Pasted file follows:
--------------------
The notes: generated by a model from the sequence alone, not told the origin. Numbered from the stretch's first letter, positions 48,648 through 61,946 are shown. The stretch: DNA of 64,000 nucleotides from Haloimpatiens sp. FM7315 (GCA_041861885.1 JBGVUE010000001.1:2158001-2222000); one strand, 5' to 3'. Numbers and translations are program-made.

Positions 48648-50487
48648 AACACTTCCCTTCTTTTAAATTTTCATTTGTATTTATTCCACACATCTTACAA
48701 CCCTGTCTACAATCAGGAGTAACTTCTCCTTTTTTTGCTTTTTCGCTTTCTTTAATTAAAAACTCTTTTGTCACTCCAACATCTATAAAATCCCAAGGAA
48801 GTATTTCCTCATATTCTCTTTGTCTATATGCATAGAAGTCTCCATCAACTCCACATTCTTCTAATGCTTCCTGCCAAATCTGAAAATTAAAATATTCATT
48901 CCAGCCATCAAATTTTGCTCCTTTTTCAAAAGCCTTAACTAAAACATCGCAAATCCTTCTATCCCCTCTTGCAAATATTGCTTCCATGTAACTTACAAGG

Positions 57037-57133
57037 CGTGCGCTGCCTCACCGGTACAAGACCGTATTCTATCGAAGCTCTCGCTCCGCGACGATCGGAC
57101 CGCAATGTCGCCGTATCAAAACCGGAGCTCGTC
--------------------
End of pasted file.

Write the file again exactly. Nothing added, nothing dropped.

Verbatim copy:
The notes: generated by a model from the sequence alone, not told the origin. Numbered from the stretch's first letter, positions 48,648 through 61,946 are shown. The stretch: DNA of 64,000 nucleotides from Haloimpatiens sp. FM7315 (GCA_041861885.1 JBGVUE010000001.1:2158001-2222000); one strand, 5' to 3'. Numbers and translations are program-made.

Positions 48648-50487
48648 AACACTTCCCTTCTTTTAAATTTTCATTTGTATTTATTCCACACATCTTACAA
48701 CCCTGTCTACAATCAGGAGTAACTTCTCCTTTTTTTGCTTTTTCGCTTTCTTTAATTAAAAACTCTTTTGTCACTCCAACATCTATAAAATCCCAAGGAA
48801 GTATTTCCTCATATTCTCTTTGTCTATATGCATAGAAGTCTCCATCAACTCCACATTCTTCTAATGCTTCCTGCCAAATCTGAAAATTAAAATATTCATT
48901 CCAGCCATCAAATTTTGCTCCTTTTTCAAAAGCCTTAACTAAAACATCGCAAATCCTTCTATCCCCTCTTGCAAATATTGCTTCCATGTAACTTACAAGG

Positions 57037-57133
57037 CGTGCGCTGCCTCACCGGTACAAGACCGTATTCTATCGAAGCTCTCGCTCCGCGACGATCGGAC
57101 CGCAATGTCGCCGTATCAAAACCGGAGCTCGTC